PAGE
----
Community Conversation > Transitioning

Confused and need advice, I guess

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Rakel:

--- Quote from: steven1965 on September 08, 2021, 07:11:57 pm ---Sorry for the rambling. I'm male, 56, currently identifying as gay but really bisexual, I guess. Do these labels even matter, anymore? So, my problem is that I've spent my life wondering what it would be like to be a woman...

--- End quote ---

Good morning steven1965,

Getting back to your first concern, which is gender identity, you really must ask your self "How do I want to live the rest of my life?" This is a simple question, but it is not easy to answer for those of us who have a gender issue of any type.

There are many answers to this question and the best way to explore the possibilities are with professional counseling. Internet forums are useful for support and a sense of community, but there is no substitute for good quality conversations with a counslor trained in gender issues. This would be my first thing I would do before any physical changes are made.

Many of the other respondents are focusing on weight loss and this is important for many reasons, but you must resolve your primary issue first. How do you wish to live the rest of your life?

I am a 100+ pound loser. Before my transition, I was way overweight. I was eating for comfort, not because I was hungry. I prefer to go on a balanced diet of predominately vegetables, with some fresh fruit and small amounts of grains and meat. This has worked for me and no Dietician will ever find fault with my eating preferences.




With this being said, I noticed that this is your first post here on Susan's Place and we traditionally give our new members a Big Welcome.

We are a website for support and discussion of all types of gender related issues. We have many members here who are underage and we strive hard to keep Susan's Place Family Friendly. We have rules on what we can talk about and these rules are listed in the Terms of Service. I will post links below to the Terms of Service and other important information.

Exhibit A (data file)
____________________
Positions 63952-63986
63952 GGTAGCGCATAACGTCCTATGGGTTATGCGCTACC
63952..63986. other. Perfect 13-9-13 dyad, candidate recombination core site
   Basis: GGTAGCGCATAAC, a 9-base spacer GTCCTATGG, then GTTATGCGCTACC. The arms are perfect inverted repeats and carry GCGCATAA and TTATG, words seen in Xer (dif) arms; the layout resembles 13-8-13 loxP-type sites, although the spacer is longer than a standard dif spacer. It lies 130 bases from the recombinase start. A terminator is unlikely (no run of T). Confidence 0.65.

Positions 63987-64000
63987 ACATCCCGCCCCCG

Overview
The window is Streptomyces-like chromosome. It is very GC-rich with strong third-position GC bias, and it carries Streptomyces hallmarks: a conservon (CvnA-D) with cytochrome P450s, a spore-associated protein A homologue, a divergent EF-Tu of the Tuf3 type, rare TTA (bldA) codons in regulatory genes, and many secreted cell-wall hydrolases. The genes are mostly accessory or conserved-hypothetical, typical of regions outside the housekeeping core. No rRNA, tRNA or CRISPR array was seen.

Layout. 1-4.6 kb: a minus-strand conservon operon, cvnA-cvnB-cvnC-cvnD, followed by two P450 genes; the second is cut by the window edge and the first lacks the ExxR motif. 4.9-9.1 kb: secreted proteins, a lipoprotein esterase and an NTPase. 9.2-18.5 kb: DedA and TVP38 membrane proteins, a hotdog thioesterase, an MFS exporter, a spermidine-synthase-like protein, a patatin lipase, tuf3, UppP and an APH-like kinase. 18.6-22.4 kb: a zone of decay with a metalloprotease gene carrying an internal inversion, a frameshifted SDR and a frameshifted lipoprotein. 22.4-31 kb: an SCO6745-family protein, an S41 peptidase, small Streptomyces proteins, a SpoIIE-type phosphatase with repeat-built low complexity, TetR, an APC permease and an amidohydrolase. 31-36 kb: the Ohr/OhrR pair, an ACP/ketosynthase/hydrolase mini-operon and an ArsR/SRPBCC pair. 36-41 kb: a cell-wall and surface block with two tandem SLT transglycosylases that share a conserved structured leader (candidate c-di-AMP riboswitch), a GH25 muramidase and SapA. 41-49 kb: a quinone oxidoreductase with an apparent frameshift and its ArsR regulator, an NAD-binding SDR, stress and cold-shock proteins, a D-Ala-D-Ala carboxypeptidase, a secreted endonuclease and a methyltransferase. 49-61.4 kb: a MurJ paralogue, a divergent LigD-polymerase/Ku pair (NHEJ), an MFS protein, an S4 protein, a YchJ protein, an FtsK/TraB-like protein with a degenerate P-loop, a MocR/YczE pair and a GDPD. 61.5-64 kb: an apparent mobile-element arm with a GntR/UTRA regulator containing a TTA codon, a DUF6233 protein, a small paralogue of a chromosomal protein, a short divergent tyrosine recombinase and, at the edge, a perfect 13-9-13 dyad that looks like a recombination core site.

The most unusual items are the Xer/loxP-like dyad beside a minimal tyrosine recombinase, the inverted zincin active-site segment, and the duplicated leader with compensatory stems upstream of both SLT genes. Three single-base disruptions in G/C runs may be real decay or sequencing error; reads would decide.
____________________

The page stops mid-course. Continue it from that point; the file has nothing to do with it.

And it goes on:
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Jessica_Rose:
There is an old saying -- 'Where there is a will, there is a way.'

I started my journey at 6' 1", 195lbs, and 55 years old. I stopped between meal snacks, stopped eating chips, stopped drinking soda. I exercised at least three times a week, one hour on a elliptical machine. In less than a year I dropped down to 150lbs. My doctor said I should gain some weight! I started light snacks again, occasional chips with lunch, maybe one soda a day, and now I'm around 168lbs.

I bought women's clothes for decades. Buying them made me feel sane. Once at home I would try them on, then put them in storage because I was too afraid to wear them. Back then I was a size 16-18. Now I am a size 8-10. In my younger years I weighed as much as 220lbs. When I started my journey I told myself I would be 'one ugly woman', but I knew I had to try. I really don't like seeing old photos of myself, but here is a comparison of me when I was around 20 years old vs a more recent photo.

What you decide to do is up to you, but if i had listened to my brain instead of my heart I probably wouldn't be alive today.

Love always -- Jessica Rose

Maid Marion:
My wife had weight and dieting issues, so she carefully compared what we ate.
She concluded that over time, I ate less.  I'd eat a lot occasionally, say at a party, but on average I ate significantly less than she did.

We'd go to a fast food place and I'd have a plain hamburger and small fries.  Or the salad and chocolate milkshake.
If I didn't like something, I didn't eat it.  I just left it on the plate.

With women's clothes, the smaller the size the more choices you get. 
In my size I see tons of stuff on the discount racks.

Marion

Maddie:
Welcome Steven.
I'm not a size 2 either.  But I can still be inspired by Marion's example. (Jessica Rose too, wow, what a change in her photos!)

Healthy diet and exercise are important for all of us. 
And we can practice our posture, movement, and fashion choices towards a way that we can present more authentically to the world, and even be seen truly sometimes.  How wonderful that is, compared to being confused, blind, or trapped by fear and denial.

My primary care doctor is a post-op late transitioning mtf.  She told me that we are beautiful people, and she meant it.  It felt so supportive.
You are beautiful Steven.

And I'm envious of your nipples ;)
 

Oldandcreaky:
Steven, as is often the case with Rakel, her reply is worth ruminating and especially this:


--- Quote ---...you must resolve your primary issue first. How do you wish to live the rest of your life?
--- End quote ---

Being female is a role. Do you want access to the elements of that role? Are you okay with losing the prerogatives and privileges of the male role? For me, and I know that I'm an outlier here at Susan's, clothing and makeup are frivolities. I don't bother with makeup and my clothing is pretty much the same that I wore in the male role*, but I do love my female friendships and crafting and gardening and so on.

*I even buy some men's clothing still. I just bought a new winter's coat off the men's rack at a Fat Face shop and the clerk at the checkout counter said, "A lot of women have been buying this coat," so I know I'm not the only one who enjoys some men's clothing.

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